The consumer organisation, Which?, has recently published an article with a shocking statistic for family law practitioners to hear – 71% of divorcing couples, since the new no-fault divorce law came into effect on 6 April this year, did not include pensions in their financial settlement. This is despite the Courts in England & Wales making pension sharing orders part of the Welfare Reform and Pensions Act 1999.
The Courts in England & Wales recognise that it is a common scenario for one spouse in a divorce to have a large pension, and the other spouse to have little or no pension at all.
Where pensions are relevant, the Courts have the power to do the following:
- Make a Pension Sharing Order: this requires a proportion of the pension fund of one spouse to be transferred into a pension fund belonging to the other spouse.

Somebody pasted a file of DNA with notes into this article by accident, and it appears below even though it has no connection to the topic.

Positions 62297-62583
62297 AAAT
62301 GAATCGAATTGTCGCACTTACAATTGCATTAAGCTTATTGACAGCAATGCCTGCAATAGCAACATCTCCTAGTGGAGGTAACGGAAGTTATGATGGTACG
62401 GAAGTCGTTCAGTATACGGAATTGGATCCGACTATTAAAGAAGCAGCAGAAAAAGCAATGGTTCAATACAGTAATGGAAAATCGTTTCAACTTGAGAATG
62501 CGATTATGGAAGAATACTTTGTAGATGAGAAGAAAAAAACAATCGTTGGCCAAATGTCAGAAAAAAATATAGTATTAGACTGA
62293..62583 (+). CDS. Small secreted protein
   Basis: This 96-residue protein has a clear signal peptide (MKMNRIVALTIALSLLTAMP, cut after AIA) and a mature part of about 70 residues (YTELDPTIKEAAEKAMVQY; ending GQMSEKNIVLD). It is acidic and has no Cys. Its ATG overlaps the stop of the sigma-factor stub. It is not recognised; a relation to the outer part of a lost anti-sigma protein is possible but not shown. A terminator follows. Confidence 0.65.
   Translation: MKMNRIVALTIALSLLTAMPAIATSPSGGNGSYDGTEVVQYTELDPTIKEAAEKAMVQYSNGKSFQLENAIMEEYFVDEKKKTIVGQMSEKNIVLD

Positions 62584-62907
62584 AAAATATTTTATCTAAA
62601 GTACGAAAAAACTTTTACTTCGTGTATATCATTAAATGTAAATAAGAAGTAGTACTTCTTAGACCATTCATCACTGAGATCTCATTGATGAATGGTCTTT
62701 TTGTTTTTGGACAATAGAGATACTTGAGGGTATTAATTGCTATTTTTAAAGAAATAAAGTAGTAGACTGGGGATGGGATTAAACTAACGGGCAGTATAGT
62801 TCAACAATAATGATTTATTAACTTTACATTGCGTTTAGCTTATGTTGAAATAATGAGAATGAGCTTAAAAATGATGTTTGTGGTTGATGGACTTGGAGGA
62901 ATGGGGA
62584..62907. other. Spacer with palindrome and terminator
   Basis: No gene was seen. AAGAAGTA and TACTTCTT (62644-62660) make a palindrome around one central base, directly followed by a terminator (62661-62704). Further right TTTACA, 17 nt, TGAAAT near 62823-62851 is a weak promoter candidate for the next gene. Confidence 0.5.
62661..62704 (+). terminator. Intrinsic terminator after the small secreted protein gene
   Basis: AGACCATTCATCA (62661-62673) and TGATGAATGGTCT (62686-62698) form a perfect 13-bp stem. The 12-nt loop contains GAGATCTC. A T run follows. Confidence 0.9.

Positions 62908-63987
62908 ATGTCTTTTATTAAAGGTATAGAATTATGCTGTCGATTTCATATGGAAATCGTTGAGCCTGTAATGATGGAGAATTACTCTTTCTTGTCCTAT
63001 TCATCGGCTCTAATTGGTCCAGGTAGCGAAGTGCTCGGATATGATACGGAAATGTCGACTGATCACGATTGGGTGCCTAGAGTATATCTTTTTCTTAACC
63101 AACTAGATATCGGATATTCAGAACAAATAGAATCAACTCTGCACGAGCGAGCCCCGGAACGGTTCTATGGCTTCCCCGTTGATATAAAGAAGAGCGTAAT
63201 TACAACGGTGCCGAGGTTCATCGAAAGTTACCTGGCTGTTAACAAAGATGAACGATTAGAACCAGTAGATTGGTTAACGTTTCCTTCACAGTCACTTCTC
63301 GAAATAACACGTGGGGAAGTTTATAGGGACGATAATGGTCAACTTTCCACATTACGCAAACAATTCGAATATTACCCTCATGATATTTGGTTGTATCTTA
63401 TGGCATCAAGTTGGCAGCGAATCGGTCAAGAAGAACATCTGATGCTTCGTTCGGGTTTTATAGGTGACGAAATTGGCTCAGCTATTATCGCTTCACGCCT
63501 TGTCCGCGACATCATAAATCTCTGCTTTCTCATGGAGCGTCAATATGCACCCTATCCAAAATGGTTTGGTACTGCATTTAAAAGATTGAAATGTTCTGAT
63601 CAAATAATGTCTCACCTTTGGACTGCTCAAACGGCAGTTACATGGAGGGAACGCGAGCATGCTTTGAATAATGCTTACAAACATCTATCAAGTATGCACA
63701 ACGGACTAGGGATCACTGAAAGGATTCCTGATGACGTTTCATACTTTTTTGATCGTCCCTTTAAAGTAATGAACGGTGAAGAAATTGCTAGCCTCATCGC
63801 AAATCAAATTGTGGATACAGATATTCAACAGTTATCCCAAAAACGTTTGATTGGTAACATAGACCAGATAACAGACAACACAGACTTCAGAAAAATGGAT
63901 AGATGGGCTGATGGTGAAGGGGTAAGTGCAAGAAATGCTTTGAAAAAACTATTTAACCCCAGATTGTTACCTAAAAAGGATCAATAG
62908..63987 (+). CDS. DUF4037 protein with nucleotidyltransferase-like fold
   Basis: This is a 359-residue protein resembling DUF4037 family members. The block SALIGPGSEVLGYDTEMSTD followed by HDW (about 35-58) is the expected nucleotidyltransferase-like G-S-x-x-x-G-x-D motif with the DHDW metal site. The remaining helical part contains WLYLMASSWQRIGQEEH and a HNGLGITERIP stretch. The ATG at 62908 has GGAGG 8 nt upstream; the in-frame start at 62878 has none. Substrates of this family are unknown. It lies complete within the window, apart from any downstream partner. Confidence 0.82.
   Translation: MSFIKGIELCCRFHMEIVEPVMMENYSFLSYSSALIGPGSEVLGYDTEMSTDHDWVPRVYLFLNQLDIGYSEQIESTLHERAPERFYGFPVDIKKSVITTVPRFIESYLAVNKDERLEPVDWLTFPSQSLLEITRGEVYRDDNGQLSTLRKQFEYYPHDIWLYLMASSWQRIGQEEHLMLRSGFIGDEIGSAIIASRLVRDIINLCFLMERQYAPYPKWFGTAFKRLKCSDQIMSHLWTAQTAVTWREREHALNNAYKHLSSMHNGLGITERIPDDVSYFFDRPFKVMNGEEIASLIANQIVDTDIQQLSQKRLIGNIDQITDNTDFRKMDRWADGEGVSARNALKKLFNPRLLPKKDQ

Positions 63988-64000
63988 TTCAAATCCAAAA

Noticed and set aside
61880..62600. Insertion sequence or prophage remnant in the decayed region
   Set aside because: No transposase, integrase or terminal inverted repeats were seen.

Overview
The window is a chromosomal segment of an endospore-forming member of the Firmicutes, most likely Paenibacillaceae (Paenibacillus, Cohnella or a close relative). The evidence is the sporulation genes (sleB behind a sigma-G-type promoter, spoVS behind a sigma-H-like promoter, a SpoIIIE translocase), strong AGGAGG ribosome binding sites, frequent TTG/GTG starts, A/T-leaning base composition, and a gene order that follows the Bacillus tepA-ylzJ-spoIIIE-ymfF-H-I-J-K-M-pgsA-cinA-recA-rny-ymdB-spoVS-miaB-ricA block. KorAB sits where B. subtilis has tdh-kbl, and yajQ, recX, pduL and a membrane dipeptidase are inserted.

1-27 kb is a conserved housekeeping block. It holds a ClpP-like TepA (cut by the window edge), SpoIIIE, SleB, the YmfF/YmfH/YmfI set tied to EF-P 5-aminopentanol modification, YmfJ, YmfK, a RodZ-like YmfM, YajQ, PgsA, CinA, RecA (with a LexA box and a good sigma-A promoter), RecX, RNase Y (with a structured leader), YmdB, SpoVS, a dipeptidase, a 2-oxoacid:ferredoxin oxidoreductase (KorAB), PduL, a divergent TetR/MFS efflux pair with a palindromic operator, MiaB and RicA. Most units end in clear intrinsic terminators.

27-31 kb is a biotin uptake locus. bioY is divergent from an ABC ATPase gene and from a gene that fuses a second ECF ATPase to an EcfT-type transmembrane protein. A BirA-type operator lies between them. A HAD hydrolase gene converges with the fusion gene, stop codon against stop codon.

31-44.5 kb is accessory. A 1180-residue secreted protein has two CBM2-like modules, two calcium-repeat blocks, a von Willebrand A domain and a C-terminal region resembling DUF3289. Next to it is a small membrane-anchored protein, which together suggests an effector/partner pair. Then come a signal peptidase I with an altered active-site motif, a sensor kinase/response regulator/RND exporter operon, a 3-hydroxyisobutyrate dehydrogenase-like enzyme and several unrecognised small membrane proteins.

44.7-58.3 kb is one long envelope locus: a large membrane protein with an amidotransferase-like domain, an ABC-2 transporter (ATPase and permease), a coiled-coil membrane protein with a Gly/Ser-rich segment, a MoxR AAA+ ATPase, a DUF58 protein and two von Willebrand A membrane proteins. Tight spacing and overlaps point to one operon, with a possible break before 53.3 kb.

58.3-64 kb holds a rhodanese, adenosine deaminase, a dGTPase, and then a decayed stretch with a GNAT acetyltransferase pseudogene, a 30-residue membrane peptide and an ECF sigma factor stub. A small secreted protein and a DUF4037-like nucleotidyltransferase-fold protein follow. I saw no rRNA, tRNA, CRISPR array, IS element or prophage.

- Offset the value of the pension against other assets: this essentially allows the spouse who has the pension to keep it in its entirety, but the other spouse is compensated for the lack of pension share by having a greater share of other assets.
- Make a Pension Attachment Order: although no longer common, this order requires the trustees of the spouse’s pension to pay part of the pension payments to the other spouse, once that pension is in payment. It essentially amounts to a maintenance payment.
The Which? article highlights many spouses sacrificing and failing to protect their pension rights, because of cost considerations and lack of advice from a family law solicitor.
Pension sharing is a complex area and expert advice is required. If you require advice, or more information on the issues raised in this blog, please do not hesitate to contact us at Rayden Solicitors.